Herbert Lowe, professional in residence, to help guide fellowship program
Journalism professional in residence Herbert Lowe will take on the added role of director of journalism for social change at the J. William and Mary Diederich College of Communication at Marquette University, Dr. Lori Bergen, dean of the college, announced today.
A journalism faculty member at Marquette since January 2010, Lowe will help extend the university’s efforts to support and promote solutions journalism, which advocates describe as reporting that investigates responses to and provides valuable insights about social issues, Bergen said.
Lowe, who has taught digital journalism and related courses, will also provide administrative and curricular support for The Perry and Alicia O’Brien Fellowship in Public Service Journalism, Bergen said. A Minneapolis couple, Peter and Patricia Frechette, made the fellowship possible by donating $8.3 million this year to the college in honor of Patricia’s parents, both of whom graduated from the university.
The fellowship will allow three accomplished journalists to reside within the Diederich College each academic year. The inaugural class of fellows includes Hal Bernton of The Seattle Times, Dan Egan of the Milwaukee Journal Sentinel and Lillian Thomas of the Pittsburgh Post-Gazette. They will begin their fellowships on Aug. 19 – with each researching and producing an in-depth public service journalism project on campus and working with Marquette students, giving them first-hand journalism experience.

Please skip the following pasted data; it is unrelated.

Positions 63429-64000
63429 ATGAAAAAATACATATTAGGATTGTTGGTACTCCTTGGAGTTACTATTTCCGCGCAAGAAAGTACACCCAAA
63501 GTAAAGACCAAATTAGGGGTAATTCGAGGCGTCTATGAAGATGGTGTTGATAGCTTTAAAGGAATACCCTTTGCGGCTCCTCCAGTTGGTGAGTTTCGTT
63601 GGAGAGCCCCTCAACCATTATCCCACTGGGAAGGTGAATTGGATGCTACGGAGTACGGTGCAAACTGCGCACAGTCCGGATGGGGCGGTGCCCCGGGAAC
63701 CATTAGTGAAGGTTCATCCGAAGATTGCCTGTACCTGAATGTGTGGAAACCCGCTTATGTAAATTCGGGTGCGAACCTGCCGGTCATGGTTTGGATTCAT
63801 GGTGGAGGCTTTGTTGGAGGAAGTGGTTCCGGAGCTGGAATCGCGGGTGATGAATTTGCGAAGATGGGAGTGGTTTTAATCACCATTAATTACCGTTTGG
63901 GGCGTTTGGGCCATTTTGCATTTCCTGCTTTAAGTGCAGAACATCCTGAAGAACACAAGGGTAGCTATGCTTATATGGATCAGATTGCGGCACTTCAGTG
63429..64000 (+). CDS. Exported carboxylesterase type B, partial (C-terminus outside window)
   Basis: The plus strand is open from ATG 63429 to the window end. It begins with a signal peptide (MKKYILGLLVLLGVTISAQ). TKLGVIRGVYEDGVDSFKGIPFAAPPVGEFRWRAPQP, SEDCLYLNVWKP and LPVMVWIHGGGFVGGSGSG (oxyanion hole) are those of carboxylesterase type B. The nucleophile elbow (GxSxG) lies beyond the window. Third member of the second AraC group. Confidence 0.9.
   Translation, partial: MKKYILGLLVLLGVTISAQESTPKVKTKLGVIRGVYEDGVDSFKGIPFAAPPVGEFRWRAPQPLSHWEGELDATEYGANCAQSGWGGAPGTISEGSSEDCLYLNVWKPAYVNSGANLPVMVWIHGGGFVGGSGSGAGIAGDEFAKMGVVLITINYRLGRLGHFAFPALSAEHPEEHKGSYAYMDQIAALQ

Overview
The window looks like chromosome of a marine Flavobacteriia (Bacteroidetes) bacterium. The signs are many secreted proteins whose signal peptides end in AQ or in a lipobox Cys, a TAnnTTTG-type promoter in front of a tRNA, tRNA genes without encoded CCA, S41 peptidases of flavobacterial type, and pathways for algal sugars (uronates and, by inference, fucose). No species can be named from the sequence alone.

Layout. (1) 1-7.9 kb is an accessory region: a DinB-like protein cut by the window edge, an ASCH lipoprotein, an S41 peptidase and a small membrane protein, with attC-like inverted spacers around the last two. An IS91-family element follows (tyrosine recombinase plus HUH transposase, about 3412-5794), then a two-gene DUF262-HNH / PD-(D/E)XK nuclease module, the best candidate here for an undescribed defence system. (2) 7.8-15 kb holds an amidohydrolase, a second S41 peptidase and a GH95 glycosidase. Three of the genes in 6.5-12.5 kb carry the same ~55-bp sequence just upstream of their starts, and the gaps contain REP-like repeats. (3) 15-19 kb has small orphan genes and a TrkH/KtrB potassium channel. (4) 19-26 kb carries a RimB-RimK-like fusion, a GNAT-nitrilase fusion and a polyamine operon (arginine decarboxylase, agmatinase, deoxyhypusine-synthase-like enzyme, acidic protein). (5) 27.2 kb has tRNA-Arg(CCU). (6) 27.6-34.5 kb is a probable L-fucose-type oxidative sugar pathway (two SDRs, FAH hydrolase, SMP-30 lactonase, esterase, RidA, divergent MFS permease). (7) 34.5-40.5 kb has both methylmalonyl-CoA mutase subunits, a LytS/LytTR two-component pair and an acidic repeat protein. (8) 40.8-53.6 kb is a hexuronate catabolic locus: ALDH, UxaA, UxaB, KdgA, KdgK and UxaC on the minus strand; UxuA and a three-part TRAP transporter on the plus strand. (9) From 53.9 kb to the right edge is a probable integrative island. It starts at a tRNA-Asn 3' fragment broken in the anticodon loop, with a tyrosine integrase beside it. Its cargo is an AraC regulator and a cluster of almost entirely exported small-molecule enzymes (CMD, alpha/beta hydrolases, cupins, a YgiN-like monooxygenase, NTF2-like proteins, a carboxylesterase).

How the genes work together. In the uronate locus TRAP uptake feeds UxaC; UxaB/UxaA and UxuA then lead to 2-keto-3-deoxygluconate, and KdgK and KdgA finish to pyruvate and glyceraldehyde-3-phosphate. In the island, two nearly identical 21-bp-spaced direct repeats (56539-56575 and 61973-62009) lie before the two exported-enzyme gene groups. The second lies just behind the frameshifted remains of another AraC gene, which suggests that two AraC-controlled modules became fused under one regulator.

“Herb brings tremendous passion and enthusiasm into the classroom and is a visionary leader who will push our students to new levels of academic excellence,” Bergen said. “He combines more than two decades of reporting experience with an innovative approach to new media and the evolving world of journalism.”
Lowe is a past president of the National Association of Black Journalists and a former communications director at the Congressional Black Caucus Foundation. His 22-year reporting career includes stints at The Philadelphia Inquirer and Newsday. He graduated with a B.A. in journalism from the Diederich College in 1984 and expects to earn his M.A. degree in communication from there this year. The Marquette University Alumni Association honored him with its Communicator of the Year award in 2009.
“I enjoy helping our students pursue their dreams of becoming journalists – and it will be very satisfying to help them work with and learn beside the distinguished veterans we have coming in as fellows,” Lowe said. “I welcome this new opportunity to help Marquette push journalism to a higher and better place.”
Bergen said the fellows plan to spend their time at Marquette focusing on important national and international concerns. Bernton, a reporter, will delve into the politics, economics and science of energy; Egan, also a reporter, will explore the biology, science and logistics of preserving freshwater systems; and Thomas, an assistant managing editor for projects, will examine nonprofit health care, Bergen said.
Lowe said the Diederich College aims to have at least one graduate student and one undergraduate student working with each of the fellows per semester; their activities will range from interviewing sources to shooting and editing audio and video to data mining and other reportorial tasks. In addition, the fellows will collaborate with faculty and others across campus with expertise in their chosen topic areas, he said.